This morning Tidelift, a startup focused on helping developers work with open source technology, announced that it has closed a $15 million Series A round of funding co-led by General Catalyst, Foundry, and Matthew Szulik, the former CEO of Red Hat, a public open source-centered technology company.
The subscription-powered startup has an interesting business model which we’ll dive into shortly, but it’s worth noting that the open source space as a whole is quite active. It’s something that Crunchbase News covered last year, describing how startups working with open source software have enjoyed a dramatic rise in investor interest.
That puts Tidelift in the midst of a trend.
How Tidelift Works
Tidelift’s key offering is a subscription product that runs $1,000 monthly with an annual commitment, putting it squarely outside of the consumer and prosumer developer market.
Tidelift Subscription, as it is creatively known, is a two part service. First, it provides “commercial-grade security updates, maintenance, and quality assurance” to developers using open source technology, per the company’s website.
The startup also distributes a hefty percentage of its monthly fee to the folks working to build and maintain those same open source products. Crunchbase News asked the company for details concerning how the monies are disbursed to the open source community, to which Tidelift’s CEO Donald Fischer provided the following comment:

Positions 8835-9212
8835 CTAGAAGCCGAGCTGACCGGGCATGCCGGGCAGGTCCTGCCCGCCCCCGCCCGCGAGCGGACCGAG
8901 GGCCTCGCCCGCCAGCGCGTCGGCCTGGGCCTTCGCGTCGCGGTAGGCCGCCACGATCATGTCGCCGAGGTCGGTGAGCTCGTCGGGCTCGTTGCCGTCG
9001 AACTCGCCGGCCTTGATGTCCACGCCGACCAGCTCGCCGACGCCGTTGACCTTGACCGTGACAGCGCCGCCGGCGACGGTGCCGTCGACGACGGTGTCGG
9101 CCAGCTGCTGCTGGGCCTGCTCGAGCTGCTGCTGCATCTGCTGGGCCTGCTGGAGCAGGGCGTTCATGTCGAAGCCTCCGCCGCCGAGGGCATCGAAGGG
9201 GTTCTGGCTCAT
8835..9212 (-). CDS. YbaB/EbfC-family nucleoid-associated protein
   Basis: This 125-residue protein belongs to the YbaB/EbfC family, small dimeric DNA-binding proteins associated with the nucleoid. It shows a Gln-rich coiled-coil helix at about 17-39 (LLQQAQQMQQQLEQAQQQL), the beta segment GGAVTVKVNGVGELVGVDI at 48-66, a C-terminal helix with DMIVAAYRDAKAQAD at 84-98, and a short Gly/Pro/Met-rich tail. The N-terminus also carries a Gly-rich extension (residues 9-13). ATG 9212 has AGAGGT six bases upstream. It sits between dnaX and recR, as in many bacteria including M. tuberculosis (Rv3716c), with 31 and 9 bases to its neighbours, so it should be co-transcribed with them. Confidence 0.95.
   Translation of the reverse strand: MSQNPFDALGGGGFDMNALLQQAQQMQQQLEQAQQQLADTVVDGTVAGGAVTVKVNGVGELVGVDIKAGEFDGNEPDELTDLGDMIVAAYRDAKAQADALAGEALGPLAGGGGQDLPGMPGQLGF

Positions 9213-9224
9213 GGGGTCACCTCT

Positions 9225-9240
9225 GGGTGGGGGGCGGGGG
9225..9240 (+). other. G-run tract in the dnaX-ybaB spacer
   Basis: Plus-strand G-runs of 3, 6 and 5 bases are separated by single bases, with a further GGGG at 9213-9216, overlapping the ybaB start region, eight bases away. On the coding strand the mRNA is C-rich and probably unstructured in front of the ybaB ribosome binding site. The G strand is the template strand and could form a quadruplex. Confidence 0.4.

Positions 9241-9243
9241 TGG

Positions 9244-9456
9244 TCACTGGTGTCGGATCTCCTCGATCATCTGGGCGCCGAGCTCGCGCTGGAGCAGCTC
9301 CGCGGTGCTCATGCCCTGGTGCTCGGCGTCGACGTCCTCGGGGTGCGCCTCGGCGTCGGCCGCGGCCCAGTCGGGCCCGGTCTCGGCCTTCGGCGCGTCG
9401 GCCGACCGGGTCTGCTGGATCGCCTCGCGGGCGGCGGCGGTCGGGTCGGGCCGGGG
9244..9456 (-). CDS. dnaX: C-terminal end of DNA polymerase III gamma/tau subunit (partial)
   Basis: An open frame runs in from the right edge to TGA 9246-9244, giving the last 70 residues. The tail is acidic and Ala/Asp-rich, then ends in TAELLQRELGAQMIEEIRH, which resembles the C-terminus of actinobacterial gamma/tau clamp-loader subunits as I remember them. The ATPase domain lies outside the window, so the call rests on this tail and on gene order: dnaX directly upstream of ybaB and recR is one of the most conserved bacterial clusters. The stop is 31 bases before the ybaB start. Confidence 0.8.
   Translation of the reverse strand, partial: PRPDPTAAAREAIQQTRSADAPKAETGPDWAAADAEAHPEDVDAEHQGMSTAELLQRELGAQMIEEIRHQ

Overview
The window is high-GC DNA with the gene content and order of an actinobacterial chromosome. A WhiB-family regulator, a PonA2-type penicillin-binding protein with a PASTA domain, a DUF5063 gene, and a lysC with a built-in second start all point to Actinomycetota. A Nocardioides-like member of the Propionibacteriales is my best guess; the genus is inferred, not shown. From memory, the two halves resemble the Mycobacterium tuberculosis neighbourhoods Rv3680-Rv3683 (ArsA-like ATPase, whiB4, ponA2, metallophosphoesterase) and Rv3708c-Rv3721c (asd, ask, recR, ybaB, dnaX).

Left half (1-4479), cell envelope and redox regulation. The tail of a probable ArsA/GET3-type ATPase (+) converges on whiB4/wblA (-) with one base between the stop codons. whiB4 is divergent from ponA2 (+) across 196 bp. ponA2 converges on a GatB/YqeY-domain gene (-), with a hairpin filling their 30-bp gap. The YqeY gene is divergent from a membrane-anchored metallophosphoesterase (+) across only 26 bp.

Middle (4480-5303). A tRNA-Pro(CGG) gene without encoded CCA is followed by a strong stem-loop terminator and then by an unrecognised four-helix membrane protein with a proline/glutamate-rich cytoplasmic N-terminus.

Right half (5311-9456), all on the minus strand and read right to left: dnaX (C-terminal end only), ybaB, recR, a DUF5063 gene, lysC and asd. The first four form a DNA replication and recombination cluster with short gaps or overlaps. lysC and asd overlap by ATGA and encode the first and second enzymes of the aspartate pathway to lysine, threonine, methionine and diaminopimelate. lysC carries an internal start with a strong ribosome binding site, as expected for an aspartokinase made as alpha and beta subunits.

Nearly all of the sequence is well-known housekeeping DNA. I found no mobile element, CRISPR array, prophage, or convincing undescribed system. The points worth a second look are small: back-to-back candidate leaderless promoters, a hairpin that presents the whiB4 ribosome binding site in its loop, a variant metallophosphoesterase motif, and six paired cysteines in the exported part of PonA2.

“Tidelift tracks which open source components its subscribers use, and directs subscription payments to participating maintainers of those open source projects, aligning everyone’s interests. Subscribers get better maintained software, and maintainers get paid. It’s a win-win.”
Right, so how much of the money goes to developers versus Tidelift itself? The firm isn’t merely a middleman, sitting between the paying developer and the open source project as it helps manage updates and the like. But, according to Fischer, the firm’s “goal is to pay out at least half, and ideally more of subscription revenue to open source maintainers.”
More than half seems like a good goal. But, at a 50-50 split, Tidelift is still taking in $6,000 in ARR per seat, after carving off for the open source world. That price point gives Tidelift plenty of room to use spend to go after customers. (Which it can do, now that it has $15 million fresh new dollars.)
I’d normally argue for more details regarding how well the subscription product is currently working, but Tidelift only launched it in on the last day of February, giving it only a quarter or so in the market. We’ll check back in with the company in a few more months to see how well it found balance between price. the correct portion of the pie to consume, and how much it can send to external developers in aggregate.
What will be interesting is whether the company makes regular disclosures of the total funds it has sent to external developers. If it does, we’ll be able to reverse engineer its revenue to date to a pretty reasonable range. But in case you’re worried that we just put them off sharing those numbers, don’t worry too much. It will be hard for the firm to not share the data in time, as it will act as a critical calling card for its place in the open source world.
More when we have it.
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